How does a marketer navigate today’s increasingly chaotic and saturated media environment? Traditional communication tools are being challenged daily by new, disruptive alternatives. In all of this, some powerful and enduring new trends are emerging. Design has always been one discipline that comfortably migrates across different media.
For some time now, business managers have realized that the strategic use of brand design makes a difference in achieving outsize business returns. However, since the advent of blogging, twitter, and other forms of social media,
brand voice is emerging as a critical tool in sustaining a conversation with customers and motivating employees.
Use brand voice and brand design in tandem, and you will find yourself with a branding tool every bit as powerful as traditional positioning.
If you want your company to be at least ten times more valuable than its competitors, focus on your brand design. Forget the fact that it seems ethereal and ‘fluffy’. Studies show that having a well-designed brand makes a company more valuable.
When the spark business institute works with a client on the design of a brand, we begin with an imagery audit. We look for conventions in color, voice and media usage, and then deliberately avoid everything that’s being done by the competition. Few companies have a differentiating benefit – brand design is a simple and effective way to make your company stand out.
Target is a powerful example of this. Twenty years ago, Target was competing with Kmart. Today it’s a close second to Walmart, simply because management made a deliberate decision to make it a design driven company.
For Target, this meant persuading the people who made and purchased the merchandise to embrace what was current in design, rather than slowly following trends. Making this change was not easy but the woman in charge of design showed the purchasers examples of what Target wanted, engaging them at a visceral level as well as intellectually. Wanting bright colors reflected in the clothing. She brought in colorful M&Ms, iMacs, and photographs to demonstrate the power of color. With the purchasers on board, the company began its rise to success.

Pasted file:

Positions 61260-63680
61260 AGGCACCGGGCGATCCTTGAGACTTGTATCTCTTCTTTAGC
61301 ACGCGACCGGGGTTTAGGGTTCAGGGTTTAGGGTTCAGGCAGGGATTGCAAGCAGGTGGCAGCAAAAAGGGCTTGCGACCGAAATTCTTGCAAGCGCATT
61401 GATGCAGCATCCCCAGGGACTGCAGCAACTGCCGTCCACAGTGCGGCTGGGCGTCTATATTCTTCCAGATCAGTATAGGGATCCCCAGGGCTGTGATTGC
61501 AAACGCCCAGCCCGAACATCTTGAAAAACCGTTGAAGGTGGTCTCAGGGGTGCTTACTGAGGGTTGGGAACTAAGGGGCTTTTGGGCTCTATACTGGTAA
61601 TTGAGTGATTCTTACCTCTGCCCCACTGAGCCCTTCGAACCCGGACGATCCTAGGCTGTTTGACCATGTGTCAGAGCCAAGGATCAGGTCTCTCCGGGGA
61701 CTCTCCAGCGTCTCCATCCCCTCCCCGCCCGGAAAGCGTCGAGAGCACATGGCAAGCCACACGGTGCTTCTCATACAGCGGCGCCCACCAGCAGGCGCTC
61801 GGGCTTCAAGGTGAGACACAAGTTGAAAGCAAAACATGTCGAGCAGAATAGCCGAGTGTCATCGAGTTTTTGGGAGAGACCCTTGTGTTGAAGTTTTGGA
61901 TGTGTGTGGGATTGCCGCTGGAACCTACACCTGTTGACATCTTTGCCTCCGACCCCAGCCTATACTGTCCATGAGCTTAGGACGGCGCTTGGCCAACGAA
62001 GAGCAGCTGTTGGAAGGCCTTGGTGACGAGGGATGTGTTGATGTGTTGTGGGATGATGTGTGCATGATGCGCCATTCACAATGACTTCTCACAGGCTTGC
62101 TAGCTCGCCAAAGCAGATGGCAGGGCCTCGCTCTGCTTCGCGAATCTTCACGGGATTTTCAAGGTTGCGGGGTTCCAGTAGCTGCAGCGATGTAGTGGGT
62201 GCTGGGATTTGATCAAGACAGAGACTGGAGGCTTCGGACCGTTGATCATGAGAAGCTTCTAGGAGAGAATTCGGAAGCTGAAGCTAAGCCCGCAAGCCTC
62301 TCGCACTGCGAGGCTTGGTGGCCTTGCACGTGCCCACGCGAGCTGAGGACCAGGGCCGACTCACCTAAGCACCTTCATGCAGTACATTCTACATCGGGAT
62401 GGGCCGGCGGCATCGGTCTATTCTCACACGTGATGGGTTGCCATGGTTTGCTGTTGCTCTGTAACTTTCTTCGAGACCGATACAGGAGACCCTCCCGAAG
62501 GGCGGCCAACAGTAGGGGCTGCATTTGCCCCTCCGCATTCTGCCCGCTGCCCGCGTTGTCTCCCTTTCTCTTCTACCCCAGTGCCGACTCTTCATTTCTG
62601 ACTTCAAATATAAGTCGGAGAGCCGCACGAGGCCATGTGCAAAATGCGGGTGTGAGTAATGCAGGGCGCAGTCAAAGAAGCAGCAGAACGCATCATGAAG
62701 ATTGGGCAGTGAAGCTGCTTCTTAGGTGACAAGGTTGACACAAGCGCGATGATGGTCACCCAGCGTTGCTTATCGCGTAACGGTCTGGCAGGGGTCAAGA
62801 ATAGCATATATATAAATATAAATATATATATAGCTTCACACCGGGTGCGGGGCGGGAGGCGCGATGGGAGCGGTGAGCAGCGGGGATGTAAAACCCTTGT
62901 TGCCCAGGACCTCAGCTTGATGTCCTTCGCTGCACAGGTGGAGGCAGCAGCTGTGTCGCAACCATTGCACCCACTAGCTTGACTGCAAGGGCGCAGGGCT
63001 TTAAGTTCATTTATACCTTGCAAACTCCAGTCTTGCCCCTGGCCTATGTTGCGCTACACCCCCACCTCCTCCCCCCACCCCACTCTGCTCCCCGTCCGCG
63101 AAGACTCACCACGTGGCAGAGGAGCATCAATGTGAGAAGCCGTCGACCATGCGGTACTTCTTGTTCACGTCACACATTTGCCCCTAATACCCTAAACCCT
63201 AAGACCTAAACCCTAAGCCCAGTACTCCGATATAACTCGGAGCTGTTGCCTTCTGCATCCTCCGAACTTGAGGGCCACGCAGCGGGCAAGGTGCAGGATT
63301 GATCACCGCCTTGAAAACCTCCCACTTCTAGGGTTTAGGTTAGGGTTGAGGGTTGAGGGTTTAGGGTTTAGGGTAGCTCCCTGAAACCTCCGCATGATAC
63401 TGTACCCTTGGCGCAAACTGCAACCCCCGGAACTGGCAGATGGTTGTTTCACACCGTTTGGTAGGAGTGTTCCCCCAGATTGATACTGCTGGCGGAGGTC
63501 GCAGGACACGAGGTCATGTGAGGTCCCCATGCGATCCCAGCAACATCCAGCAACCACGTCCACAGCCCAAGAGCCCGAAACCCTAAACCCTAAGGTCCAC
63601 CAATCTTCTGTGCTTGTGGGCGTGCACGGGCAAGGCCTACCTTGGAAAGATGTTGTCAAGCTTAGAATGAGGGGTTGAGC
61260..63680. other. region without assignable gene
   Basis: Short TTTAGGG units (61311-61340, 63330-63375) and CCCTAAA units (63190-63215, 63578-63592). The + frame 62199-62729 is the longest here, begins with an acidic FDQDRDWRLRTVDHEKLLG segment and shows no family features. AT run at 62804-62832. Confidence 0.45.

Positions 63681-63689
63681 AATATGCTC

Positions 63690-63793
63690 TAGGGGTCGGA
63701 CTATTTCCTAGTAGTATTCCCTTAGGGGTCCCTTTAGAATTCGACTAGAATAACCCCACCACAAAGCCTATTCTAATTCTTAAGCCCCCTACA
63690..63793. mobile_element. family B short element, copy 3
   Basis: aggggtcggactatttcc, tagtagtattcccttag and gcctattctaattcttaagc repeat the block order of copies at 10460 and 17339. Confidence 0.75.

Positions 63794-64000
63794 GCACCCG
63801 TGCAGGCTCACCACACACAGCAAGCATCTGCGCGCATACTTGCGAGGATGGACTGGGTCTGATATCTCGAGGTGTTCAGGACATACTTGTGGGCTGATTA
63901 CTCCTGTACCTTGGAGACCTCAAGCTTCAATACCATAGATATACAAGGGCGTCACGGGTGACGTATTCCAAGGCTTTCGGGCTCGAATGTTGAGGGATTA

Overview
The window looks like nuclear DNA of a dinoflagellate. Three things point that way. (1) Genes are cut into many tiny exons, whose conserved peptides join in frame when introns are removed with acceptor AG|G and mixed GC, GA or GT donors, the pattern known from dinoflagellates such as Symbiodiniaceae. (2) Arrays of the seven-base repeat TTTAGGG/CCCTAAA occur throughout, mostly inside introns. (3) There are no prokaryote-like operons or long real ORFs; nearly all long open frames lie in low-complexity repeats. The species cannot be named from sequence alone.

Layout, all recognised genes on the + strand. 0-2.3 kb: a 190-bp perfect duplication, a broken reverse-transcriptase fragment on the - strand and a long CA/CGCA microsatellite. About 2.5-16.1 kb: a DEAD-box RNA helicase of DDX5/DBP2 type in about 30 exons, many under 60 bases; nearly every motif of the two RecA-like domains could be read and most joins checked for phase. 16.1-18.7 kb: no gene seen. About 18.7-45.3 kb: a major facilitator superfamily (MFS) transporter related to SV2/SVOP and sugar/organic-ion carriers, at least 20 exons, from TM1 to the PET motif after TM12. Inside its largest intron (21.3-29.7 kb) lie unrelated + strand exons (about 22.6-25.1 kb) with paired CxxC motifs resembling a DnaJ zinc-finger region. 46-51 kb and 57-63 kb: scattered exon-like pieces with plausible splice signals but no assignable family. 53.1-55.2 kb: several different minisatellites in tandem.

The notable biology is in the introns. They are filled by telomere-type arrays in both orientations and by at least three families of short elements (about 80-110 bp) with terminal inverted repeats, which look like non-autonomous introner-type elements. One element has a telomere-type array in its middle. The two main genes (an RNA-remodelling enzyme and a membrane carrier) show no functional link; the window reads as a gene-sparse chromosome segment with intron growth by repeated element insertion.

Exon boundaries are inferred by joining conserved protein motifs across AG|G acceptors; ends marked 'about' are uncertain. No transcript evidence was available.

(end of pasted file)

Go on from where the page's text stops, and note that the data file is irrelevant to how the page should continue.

In our media-saturated world, every company (and indeed, every person with a Twitter feed or a Facebook account) has a brand that has to be managed on a continuous basis. Brands now talk with customers, not at them, so an entirely new approach to communication is necessary.
Brand voice is not the tone and manner that commercials rely on. A simple slogan or tagline won’t cut it either. Which is why Spark has arrived at a more nuanced approach to customer communication.
There are four critical components to a brand voice:
- Story – Your company’s origin story
- Thoughts – These both inform and emerge from the story.
- Words – Words informed by thoughts give a brand meaning and coherence.
- Actions – How your brand acts is as important as what it says.
What’s great about this approach is that it’s as valid for a Main Street “Mom & Pop” Business as a major corporation. And it doesn’t require the services of a slick ad agency either.
It doesn’t actually require a lot of money to make use of brand voice as a marketing tool — but it can be extraordinarily powerful.
Case in point: A novelist once imitated the Jack Daniel’s label on the cover of his book, without permission. Instead of the usual threatening cease and desist letter written in legalese, someone at Jack Daniel’s had the good sense to respond in the civil, courteous voice of the brand.
They also appealed to him with a clever thought likening his intellectual property to their brand.
The author changed the cover but put the letter online where it got 240,000 hits. His book went to No. 6 on the Amazon bestseller list. Using the brand voice turned a potentially negative situation into a positive one for both parties.
Words are vital to building a brand, but people have become rightly skeptical of slick talk. I once heard a political advisor who told his candidate, “you don’t have to be compassionate — you just have to use the language of compassion.”
The ongoing success of your brand depends on your company’s ability to match words with action. Here’s an experience that underscores this notion.
I once purchased two packages of mozzarella cheese at a grocery store called Fresh Market. When I got home, I discovered the cheese had gone bad. I called the store. The person I talked to asked me where I lived, and was at my door within 20 minutes with two fresh packages of cheese and a bouquet of flowers. That is brand action at its best. I often tell people about this store and its response as an example of a brand’s action supporting a business’s voice and values, and its potent marketing effect. As you already know, word of mouth is more valuable and persuasive than any advertising slogan could ever bet.
On the other hand, a brand image can be negated by a bad brand action.
I was once served by a dispirited clerk in a pharmacy. Her body language and demeanor spoke to me before she even opened her mouth.
“Did you find everything you were looking for?” she said flatly.
I told her I hadn’t. It then occurred to me to ask why she had posed the question.
She looked at me blankly and said, “Because management told me to.”
By asking me she had set up an expectation. Her response created immediate dissonance. Everything she did was completely at odds with the sentiment behind her words.
In the age of adwords, where brands purportedly raise their awareness in search by simply sprinkling their posts with strategically chosen words, brand voice presents a powerful way to approach any medium with consistency and integrity.
Establishing a strong brand doesn’t start with Google Adwords and a slick social media campaign. I’d argue that’s the final step, but instead it begins by adopting a simple holistic approach to how your company talks to customers.